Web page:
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How a Seaweed-Eating Microbe Could Help Fight Plastic Pollution

Certain salt-loving microorganisms could eat seaweed and produce biodegradable plastics in a sustainable fashion.
January 3, 2019

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Around 8 million metric tons of plastic are estimated to enter the oceans every year. But the oceans could provide a solution to this plastic pollution problem. In a new study published in Bioresource Technology, scientists report that certain salt-loving microorganisms could eat seaweed and produce biodegradable plastics in a sustainable fashion.

While traditional plastics are derived from petroleum, bioplastics are a sustainable alternative made using plant matter as raw material. But growing plants requires large amounts of land, freshwater and fertilizer. Bioplastics made from low-cost, ideally waste materials, would be much more sustainable. And the new seaweed-based degradable plastic fits the bill. It could be sustainably produced in large quantities offshore from non-food sources, its developers at Tel Aviv University say.

Commercially available bioplastics are made of a fully degradable polymer called polyhydroxyalkanoate that is naturally produced by bacteria or other microorganisms by fermenting sugar or fats. The microbes are usually fed vegetable oil, or pure carbon sources such as glucose, which is derived from corn or sugarcane.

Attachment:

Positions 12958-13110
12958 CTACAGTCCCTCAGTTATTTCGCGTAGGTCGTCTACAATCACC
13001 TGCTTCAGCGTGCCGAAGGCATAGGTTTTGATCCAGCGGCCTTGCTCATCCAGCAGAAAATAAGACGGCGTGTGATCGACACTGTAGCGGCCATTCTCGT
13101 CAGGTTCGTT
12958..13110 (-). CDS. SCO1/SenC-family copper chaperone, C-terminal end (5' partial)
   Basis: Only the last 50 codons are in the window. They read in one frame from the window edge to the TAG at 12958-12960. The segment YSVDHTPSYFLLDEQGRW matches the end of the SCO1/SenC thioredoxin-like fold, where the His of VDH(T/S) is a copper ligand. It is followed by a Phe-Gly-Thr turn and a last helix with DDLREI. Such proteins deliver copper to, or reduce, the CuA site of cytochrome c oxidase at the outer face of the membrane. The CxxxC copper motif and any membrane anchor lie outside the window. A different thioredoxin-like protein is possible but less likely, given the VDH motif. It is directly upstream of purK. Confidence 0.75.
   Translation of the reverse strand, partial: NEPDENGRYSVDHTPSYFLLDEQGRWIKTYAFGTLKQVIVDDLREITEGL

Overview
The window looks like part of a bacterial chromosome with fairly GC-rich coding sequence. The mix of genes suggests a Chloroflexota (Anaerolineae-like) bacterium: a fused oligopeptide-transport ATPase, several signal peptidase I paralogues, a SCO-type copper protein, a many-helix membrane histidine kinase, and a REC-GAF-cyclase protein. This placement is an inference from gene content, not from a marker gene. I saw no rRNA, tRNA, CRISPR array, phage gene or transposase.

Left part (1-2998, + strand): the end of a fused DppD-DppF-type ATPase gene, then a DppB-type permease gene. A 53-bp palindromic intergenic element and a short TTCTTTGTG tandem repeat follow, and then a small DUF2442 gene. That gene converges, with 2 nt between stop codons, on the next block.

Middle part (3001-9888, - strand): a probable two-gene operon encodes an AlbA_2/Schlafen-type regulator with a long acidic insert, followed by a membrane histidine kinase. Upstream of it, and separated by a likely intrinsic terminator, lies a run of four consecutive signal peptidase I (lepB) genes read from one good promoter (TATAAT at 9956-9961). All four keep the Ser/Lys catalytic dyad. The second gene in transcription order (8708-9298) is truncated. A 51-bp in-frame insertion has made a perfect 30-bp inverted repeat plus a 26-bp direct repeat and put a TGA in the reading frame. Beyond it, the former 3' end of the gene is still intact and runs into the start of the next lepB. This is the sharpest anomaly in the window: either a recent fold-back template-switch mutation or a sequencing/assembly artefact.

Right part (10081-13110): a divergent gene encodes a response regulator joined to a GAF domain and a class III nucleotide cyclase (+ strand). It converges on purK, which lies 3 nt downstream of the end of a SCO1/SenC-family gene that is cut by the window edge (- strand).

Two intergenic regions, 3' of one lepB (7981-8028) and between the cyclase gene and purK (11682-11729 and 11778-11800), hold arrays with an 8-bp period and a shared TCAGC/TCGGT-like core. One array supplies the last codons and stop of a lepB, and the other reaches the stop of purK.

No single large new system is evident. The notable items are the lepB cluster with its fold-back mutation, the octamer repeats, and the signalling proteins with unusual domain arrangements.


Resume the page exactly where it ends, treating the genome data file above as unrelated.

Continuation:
The researchers from Tel Aviv University used single-celled microbes called Haloferax Mediterranei instead. These have been shown to produce PHA in salty water. But researchers have previously cultivated the microbes on traditional biomass sources.

The Israeli team used seaweed as a feedstock instead. They fed seven different species of seaweed to the microbe. The microbes produced the most PHA when fed the Ulva lactuca, also known as sea lettuce, the researchers found.

The results could lead to a sustainable and environmentally friendly method to produce bioplastics and bioenergy from offshore-grown biomass, the researchers write.

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“We are now conducting basic research to find the best bacteria and algae that would be most suitable for producing polymers for bioplastics with different properties,” environmental and earth science professor Alexander Golberg said in a press release.

Source: Ghosh, S. et al. Macroalgal biomass subcritical hydrolysates for the production of polyhydroxyalkanoate (PHA) by Haloferax mediterranei. Bioresource Technology, 2019.

Photo: Max Lee, Flickr Creative Commons 




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